We can explain Jackie’s action by saying that she goes to the kitchen to get a drink. Getting a drink is her goal, or intention. We do not explain the rock’s remaining motionless by saying that it does so in order to maintain a constant velocity. The rock has no goal, it just responds to external forces, which at the moment are in equilibrium. The other cases are in between. The marble does not roll down in order to get to the bottom; it just responds to gravity. The heat-seeking missile acts as if it has a goal, but its goal is not its own; rather, someone has programmed the goal into it. The spider runs across its web to get to the prey ensnared there, and the cat runs up the tree to get away from a dog. These two seem to be clear-cut cases of having a goal, much as Jackie has the goal of getting a drink. But what about the plant?

We can explain the plant’s action by saying it turns toward the sun to get the most sunlight. But Sehon objects, saying "we are not comfortable with [the] apparent suggestion that we view the plant as an agent aiming for a particular goal."(2) He views the plant’s movement as a mere tropism, mechanical and not agential.

Now, the first thing to note is that while Sehon himself is uncomfortable, it is not at all clear that everyone else is. My wife, a gardener and landscape designer, would have no problem at all with saying that the plant moves in order to get more sunlight. Philosophers often appeal to their intuitions about what words mean or what one would say in a certain situation, but their intuitions may well be biased.

Sehon is a philosopher, not a scientist, but his appeal to intuition is a type of informal research using himself and his peers as subjects. As such a researcher he is susceptible to a criticism of contemporary behavioral science, that it uses research subjects who are not representative of the human population world wide. A recent review of behavioral science research finds that "subjects are taken largely from Western, Educated, Industrialized, Rich, and Democratic (WEIRD) societies" and that "members of WEIRD societies, including young children, are among the least representative populations one could find for generalizing about humans."(3) Sehon himself, a philosophy professor in Maine, is firmly among the WEIRD,(4) so the fact that he has an intuition that plants don’t have goals does not carry much weight as evidence. What would an indigenous hunter-gather in Brazil have to say? How about a pastoral nomad in Mongolia? A farmer in Uzbekistan?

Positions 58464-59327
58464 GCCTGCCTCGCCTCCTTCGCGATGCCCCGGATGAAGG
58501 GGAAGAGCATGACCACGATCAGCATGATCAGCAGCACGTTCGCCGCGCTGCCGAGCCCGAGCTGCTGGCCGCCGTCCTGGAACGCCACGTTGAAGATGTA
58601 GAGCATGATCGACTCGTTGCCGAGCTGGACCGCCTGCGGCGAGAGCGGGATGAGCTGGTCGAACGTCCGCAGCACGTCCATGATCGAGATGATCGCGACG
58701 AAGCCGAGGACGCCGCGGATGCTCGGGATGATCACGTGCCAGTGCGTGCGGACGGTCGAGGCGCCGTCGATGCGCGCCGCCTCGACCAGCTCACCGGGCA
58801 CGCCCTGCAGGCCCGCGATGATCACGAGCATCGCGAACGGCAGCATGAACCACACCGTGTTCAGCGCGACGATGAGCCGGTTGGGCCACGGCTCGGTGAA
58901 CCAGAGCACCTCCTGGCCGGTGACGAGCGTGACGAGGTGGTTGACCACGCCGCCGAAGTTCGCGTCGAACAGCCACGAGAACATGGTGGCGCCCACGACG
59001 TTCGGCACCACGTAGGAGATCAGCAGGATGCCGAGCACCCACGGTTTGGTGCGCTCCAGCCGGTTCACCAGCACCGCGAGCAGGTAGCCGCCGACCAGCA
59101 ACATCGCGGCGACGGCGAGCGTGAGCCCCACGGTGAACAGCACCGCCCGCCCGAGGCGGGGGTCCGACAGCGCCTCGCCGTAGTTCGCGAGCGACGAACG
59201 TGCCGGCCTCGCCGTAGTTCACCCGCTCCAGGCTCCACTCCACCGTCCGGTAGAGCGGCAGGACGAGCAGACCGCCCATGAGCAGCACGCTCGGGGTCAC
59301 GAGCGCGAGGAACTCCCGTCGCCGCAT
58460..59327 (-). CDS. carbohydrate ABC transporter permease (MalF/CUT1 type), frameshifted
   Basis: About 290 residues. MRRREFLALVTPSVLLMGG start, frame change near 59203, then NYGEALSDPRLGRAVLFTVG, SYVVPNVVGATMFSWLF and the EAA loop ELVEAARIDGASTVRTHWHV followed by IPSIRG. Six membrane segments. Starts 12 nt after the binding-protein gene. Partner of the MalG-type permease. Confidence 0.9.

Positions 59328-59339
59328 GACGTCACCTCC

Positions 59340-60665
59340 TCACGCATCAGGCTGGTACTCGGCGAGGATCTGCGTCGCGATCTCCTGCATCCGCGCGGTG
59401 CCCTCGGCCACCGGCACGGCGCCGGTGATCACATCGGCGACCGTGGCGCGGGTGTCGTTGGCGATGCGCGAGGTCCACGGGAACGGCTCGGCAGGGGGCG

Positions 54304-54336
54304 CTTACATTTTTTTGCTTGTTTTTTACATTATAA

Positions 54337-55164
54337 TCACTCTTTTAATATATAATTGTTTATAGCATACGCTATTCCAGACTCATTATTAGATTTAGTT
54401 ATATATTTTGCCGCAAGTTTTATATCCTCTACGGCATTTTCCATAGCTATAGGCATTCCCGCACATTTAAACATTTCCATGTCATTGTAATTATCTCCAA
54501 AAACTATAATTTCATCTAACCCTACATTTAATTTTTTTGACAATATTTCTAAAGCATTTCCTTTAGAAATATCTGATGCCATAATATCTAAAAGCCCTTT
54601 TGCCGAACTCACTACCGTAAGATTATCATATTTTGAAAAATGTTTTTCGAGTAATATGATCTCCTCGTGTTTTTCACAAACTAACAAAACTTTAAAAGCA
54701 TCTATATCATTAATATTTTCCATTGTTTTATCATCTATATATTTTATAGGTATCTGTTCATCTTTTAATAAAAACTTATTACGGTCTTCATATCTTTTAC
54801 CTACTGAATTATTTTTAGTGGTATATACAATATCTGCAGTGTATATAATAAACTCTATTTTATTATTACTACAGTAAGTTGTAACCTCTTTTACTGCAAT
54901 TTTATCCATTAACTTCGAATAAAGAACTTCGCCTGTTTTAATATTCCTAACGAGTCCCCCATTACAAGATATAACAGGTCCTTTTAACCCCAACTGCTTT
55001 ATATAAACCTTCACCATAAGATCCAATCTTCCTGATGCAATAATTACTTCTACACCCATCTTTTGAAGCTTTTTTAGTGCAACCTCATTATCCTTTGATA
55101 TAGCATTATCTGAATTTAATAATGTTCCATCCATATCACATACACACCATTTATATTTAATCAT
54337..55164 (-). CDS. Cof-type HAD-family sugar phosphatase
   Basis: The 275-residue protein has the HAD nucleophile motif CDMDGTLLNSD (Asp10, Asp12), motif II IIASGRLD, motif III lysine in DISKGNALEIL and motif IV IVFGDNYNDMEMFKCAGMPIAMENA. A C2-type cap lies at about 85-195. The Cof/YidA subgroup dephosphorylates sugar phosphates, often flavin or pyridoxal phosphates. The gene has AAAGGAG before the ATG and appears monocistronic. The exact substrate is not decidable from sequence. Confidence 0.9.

Be that as it may, it is undeniable that plants differ from animals in significant ways. (Or so it seems to me, also a WEIRD person.) Plants are less like us, who clearly have goals, than animals. To the untrained eye, it is clear that animals can do a number of things that plants can’t, most notably move around freely and perceive things at a distance.

But the untrained eye can be deceived. Aristotle, for instance, characterized plants as being able to grow and reproduce, but not to perceive, going so far as to say that they have no sense of touch.(5) Nowadays we know that plants do perceive, and some have quite an obvious sense of touch. For an example, watch this video of a Mimosa Pudica, aka Sensitive Plant, whose compound leaves fold inward and droop when touched:(6)

There are many other parallels between plants and animals. It has been known for over 25 years that plants, even though they lack an animal nervous system, send nerve-like messages through their bodies via electrical signals.(7) Newer research finds much more evidence that plants have features analogous to nervous systems and brains:(8)